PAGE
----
« back       further »

Floating lights

Supply-Camp — 2000-07-28

With aching bones I set my bush office up in the early hours of the morning, in anticipation of the first radio stations that will want to know how we have been fairing this last week. Then I light the fire and set the billy on the fire to boil, before waking Tanja. Then end of the nice sunny days is marked by the appearance of dark clouds in the sky, and soon all that we own is covered with an all too familiar sprinkling of raindrops. A cold draft scoots through my make-shift office as I put our experiences to paper, my fingers are stiff and I am cold despite being warmly clothed. Rufus is lying on the ground beside me, going about his main occupation of sleeping.

I hear Tanja talking to Jo and Tom on the wireless in the late afternoon, ‘You’ll be here around 9:30 p.m.? No worries, drive carefully and watch out that no kangaroos jump into the side of your car’. We make contact with them again at 9:15 p.m., Tom is able to speak to us from the wireless in his car. ‘Denis! Okay, nice to talk to you again. We’re just a few kilometers away from the Thundelarra station!’ I hear him through the small speaker on our wireless. ‘Good, then you’ll be here in about 10 minutes. We’ll use our torches out on the road to send you a beacon!’ I reply. ‘Very well, see you soon. Over and out!’ ‘Okay, over and out!’
Soon after, we are standing out on the dirt track and peering into the black of the night. We vaguely see a tiny prick of light at the end of the darkness, but it quickly disappears. ‘Do you think that was them?’ Tanja asks. ‘I think so. It’s an interesting sight anyway’ I answer. We listen in anticipation to the silence of the outback, hearing absolutely nothing. Suddenly an eerie, almost spooky circle of light appears and we are struck dumb by the impression. We watch motionlessly as the ball of light slices through the night like a U.F.O., the sound of the engine audible only after many minutes. ‘Should we turn the torches on?’ Tanja asks ‘Let’s wait a minute and surprise them. Maybe it’s best if you go over the other side of the road and we turn our torches on at the same time, when I give the signal’ ‘Okay,’ she answers. It takes a few more minutes for the car to reach us, then I call ‘Now!’ and we both point our shining torches toward the all-engulfing head-light. The greeting is tremendous as Tom pulls up in his Holden and we fall into each others arms out on the track, pouring out stories of our experiences. ‘Ha, why are we standing out here on the road? We’ve got plenty of time to talk and you can drive your car into the narrow aisle there. I’ve checked the sides and they’re hard enough.’ Soon after, we are sitting snugly around the campfire and describing our trip since Jo left us. Tom tells us of his time on Lake Air also and we exchange stories well into the night. We have a great night and are aware of the true meaning of friendship out here in the bush.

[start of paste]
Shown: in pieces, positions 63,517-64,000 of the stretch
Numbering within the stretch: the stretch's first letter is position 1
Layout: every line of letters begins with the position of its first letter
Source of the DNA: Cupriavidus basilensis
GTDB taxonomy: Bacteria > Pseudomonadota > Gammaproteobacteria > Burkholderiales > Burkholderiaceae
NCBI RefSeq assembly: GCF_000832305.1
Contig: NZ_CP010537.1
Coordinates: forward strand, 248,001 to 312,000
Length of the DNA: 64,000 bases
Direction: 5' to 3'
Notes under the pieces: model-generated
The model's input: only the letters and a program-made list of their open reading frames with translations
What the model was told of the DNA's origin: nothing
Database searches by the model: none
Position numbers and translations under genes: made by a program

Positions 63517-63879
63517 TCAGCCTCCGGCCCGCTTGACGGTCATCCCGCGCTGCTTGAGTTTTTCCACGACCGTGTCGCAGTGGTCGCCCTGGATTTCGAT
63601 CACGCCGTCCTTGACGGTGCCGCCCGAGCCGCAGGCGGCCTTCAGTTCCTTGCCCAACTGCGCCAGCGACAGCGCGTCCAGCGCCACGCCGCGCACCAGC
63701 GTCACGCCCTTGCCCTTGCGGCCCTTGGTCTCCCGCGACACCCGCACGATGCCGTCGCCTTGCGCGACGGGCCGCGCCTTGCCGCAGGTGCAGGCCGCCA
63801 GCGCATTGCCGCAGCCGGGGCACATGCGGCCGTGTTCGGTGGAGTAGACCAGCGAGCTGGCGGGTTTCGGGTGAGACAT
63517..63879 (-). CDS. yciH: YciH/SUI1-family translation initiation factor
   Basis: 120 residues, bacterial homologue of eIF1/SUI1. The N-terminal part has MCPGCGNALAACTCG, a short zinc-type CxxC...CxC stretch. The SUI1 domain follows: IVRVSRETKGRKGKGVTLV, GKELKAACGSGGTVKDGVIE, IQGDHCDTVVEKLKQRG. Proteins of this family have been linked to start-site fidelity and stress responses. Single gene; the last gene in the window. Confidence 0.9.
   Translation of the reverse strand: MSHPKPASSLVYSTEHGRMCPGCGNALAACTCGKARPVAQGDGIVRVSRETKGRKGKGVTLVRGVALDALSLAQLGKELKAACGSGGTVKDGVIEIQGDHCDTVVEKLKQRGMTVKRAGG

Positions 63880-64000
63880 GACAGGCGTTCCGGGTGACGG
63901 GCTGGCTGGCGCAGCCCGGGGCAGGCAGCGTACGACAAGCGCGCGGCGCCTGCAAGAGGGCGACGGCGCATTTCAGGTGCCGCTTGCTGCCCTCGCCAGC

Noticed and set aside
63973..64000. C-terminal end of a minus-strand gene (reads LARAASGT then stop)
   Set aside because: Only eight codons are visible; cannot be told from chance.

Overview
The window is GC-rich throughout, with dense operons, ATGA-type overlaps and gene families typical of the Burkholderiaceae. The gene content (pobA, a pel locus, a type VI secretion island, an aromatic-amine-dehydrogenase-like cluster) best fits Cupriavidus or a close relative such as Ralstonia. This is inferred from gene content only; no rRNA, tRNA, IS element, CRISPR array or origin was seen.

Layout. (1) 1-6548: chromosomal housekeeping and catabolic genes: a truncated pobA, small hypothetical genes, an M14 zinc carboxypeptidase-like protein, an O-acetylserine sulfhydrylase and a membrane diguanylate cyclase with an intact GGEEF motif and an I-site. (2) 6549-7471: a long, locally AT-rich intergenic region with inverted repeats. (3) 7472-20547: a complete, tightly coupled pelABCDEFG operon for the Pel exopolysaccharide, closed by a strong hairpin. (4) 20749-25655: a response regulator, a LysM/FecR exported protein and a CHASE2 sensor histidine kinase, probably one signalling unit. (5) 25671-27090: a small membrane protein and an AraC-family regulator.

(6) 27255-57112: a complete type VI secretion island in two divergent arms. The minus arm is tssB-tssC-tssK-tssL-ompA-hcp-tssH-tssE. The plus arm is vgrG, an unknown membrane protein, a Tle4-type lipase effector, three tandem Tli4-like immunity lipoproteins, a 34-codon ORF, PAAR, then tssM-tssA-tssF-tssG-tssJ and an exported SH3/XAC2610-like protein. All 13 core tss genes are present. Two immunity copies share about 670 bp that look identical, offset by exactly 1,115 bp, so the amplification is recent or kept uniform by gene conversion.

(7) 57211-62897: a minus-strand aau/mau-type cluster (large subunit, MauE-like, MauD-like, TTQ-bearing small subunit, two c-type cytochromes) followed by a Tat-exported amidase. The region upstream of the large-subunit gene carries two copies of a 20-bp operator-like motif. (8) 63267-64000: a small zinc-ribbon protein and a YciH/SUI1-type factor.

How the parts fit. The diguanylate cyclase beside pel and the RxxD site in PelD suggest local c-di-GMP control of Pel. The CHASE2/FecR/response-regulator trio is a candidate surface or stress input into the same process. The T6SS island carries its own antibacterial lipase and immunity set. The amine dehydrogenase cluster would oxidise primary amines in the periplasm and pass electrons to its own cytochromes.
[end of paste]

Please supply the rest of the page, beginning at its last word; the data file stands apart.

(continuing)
Day: 78




We are happy about comments!